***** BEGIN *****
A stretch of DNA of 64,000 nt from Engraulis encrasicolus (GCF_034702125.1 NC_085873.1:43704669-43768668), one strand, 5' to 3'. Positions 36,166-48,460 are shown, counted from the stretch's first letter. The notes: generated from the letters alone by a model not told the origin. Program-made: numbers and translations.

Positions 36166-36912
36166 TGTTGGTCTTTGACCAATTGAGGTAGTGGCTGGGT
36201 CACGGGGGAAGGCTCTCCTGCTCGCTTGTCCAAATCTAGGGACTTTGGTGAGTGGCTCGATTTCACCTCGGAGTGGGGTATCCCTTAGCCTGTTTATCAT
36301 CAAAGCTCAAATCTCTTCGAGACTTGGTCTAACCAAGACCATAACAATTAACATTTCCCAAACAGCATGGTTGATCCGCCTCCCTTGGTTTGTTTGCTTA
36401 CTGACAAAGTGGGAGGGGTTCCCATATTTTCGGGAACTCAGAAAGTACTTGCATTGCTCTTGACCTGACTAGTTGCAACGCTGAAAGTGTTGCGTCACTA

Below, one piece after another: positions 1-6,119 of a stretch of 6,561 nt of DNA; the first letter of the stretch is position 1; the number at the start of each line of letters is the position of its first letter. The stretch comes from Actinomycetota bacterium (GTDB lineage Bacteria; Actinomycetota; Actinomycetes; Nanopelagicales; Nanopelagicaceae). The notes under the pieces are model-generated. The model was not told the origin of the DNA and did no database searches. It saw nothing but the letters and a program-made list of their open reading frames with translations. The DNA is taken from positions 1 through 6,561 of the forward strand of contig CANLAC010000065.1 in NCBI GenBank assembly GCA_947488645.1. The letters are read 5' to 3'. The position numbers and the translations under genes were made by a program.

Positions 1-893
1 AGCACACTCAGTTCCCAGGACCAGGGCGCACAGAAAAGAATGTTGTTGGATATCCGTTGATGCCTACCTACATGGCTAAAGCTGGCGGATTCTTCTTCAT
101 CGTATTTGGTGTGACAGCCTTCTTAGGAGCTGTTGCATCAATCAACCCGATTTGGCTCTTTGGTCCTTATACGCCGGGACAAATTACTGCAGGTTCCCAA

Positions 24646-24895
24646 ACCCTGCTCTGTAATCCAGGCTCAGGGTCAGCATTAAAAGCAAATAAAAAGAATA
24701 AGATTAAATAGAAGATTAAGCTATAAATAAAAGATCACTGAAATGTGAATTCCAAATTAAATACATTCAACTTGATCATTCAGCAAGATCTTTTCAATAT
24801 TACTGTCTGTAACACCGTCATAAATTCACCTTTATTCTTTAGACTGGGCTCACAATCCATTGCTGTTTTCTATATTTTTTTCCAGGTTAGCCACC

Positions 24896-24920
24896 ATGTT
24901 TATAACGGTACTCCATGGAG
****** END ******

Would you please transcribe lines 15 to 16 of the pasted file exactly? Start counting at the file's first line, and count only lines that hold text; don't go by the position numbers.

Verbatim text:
Positions 24896-24920
24896 ATGTT